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RSI: Relative Strength Index

Price movements speed and direction

Relative strength index (RSI)

The Relative Strength Index (RSI), developed by J. Welles Wilder, is a momentum oscillator which measures the speed and change in price movements.

The main purpose of this oscillator is to determine the overbought and oversold areas of the financial instrument studied, used to determine any trend changes through, not only the achievement of these areas, but also through the study of the divergences that occur between this oscillator comparing the prices of the chart.

RSI: construction

The RSI is presented as a single line, which moves on an abscissa representing the time period and an ordinate with scale values from 0 to 100, representing in absolute value the momentum in terms of speed and change in the prices of the instrument financial studied.

The standard set-up of this oscillator is set at 14 Periods and provides on the ordinate axis 3 very important verification lines placed at absolute values of 70, 50 and 30.

Traditionally, the RSI is considered to be overbought when it is above 70 and oversold when it is below 30, while the value set at 50 represents the median of the scale and often coincides with important support / resistance zones.

Graphical representation of RSI

RSI: how it works

RSI, as we have seen, is generally set at 14 periods with the oscillator line moving over time, marking the speed and change of price movements concerning the financial instrument studied, highlighting when there are limit situations of OVERBOUGHT or OVERSOLD .

Oversold levels typically occur below the 30 level, while overbought levels occur above the 70 value. The level lines should cut the highest peaks and the lowest troughs generating a signal at their intersection.

These traditional levels can also be adjusted if necessary to better suit the title. For example, if a stock repeatedly hits the overbought level of 70, you can improve the oscillator by adjusting this level to 80. The same goes for oversold zones where traders often use the value 20 instead of 30 for their chart.

Statistically, during an uptrend in a bull market, the RSI tends to remain in the 40-90 range with the 40-50 zone serving as support.  Conversely, in a bearish trend or bear market, the RSI tends to stay in the 10-60 range with the 50-60 zone serving as a resistance. These ranges will vary depending on the RSI settings and the strength of the underlying trend of the stock or market so it is always important to determine which is the best value to use in relation to the financial instrument being studied.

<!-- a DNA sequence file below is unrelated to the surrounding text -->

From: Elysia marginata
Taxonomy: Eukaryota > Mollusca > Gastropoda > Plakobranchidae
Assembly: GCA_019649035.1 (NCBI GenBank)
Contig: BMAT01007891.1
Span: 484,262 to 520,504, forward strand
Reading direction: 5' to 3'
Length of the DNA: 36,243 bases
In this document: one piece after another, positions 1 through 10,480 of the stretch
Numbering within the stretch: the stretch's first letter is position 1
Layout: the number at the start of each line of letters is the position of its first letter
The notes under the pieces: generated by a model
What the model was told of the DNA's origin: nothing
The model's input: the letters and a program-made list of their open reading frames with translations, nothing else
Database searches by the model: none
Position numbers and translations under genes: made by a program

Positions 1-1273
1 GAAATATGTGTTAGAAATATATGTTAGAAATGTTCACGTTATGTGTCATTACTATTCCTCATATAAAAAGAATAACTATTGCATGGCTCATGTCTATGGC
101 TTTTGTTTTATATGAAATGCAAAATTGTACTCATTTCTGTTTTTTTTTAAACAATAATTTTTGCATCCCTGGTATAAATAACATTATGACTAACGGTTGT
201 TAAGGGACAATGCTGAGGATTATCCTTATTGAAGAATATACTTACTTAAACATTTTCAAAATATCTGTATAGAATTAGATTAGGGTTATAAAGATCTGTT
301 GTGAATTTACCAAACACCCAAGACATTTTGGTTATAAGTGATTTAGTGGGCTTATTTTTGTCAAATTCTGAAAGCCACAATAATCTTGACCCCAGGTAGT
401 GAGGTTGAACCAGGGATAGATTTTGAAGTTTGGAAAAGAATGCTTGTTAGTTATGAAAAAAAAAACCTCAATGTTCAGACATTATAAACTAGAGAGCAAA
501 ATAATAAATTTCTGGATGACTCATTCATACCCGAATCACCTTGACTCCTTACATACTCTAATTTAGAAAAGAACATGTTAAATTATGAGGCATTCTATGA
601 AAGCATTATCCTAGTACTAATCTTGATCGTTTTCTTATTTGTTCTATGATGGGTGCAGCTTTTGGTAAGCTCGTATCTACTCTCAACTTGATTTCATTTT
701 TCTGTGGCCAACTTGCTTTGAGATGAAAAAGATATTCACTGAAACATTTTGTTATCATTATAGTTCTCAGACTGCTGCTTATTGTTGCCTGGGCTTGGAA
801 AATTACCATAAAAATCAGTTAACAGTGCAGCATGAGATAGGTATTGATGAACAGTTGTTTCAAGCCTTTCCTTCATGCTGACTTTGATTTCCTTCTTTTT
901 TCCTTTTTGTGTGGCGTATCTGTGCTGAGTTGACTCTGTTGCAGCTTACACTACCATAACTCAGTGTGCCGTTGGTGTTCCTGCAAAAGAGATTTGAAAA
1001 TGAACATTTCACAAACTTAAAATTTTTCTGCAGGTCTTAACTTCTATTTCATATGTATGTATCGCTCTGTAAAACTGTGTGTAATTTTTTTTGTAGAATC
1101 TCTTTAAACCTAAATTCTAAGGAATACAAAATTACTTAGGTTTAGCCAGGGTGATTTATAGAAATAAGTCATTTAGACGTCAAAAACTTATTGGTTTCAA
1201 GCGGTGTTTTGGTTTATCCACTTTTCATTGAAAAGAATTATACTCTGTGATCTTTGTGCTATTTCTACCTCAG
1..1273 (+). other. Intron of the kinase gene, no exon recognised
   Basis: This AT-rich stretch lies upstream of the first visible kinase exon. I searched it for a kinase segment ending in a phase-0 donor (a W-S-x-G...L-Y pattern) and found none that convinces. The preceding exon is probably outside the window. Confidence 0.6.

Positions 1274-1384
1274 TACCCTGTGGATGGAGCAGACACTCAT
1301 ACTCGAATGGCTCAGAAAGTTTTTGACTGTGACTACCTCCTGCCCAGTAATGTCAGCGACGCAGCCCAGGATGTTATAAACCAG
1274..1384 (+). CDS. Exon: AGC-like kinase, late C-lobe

During strong trends, the RSI could remain in the overbought or oversold areas for long periods and continue to retest the same areas frequently.

Over-bought and over-sold areas identified through RSI

It is interesting to note that if the price of the financial instrument studied reaches a new high or low, but this is not confirmed by the RSI (ie it does not exceed the level considered to be the limit, in this case 70), this divergence can signal a price reversal.

Divergence between RSI and price action on the chart

RSI as a price target

RSI has many qualities, but among these there is no possibility of establishing a price target. The very simple reason is that it is based on a “momentum” of the price variation, so it is not focused on the value of the price, but on its dynamic of change over time.

Therefore, this oscillator does not allow to set price targets, but only to identify overbought and oversold zones that generate entry and exit signals at the break of these predetermined levels.

It should be noted that RSI used alone cannot guarantee reliable signals; this is the reason why it must always combine other indicators, such as the Bollinger Bands or the MACD to confirm the signals and from the graphical analysis to identify target prices.

Buy signals on oversold and sell signals on overbought

However, we must not be deceived by these signals for two simple reasons. The first is that having reached an overbought or oversold level does not mean that the price will reverse the trend immediately; if supported by a significant price momentum, it will remain in the overbought or oversold area for longer.

The second is because the only real certain signal that this oscillator provides is given through the research on the chart of the divergences between price and indicator. The significance of a divergence increases as the proximity to an extreme overbought or oversold zone increases.

In summary, RSI provides a BUY input signal when the breakout of the value 30 occurs which delimits and identifies the oversold zone; the achievement of this value indicates that the directional thrust of the descending trend is in the exhaustion phase. However, this signal is not sufficient to consider an entry valid at 100% that must be confirmed by the presence on the chart of a bullish divergence, or with the breakout of an important price resistance, or by applying a filter using a second indicator such as the WaveUP Indicator which can confirm the signals.

BUY confirmation on divergence between RSI and chart price action

For the SELL signals the breakout of the value 70 will establish the probability of exhaustion of the thrust of the ascending trend by entering an overbought zone.

Also in this case, it is necessary to confirm this signal with the same indications and with the filter and control tools mentioned for the BUY input situation.

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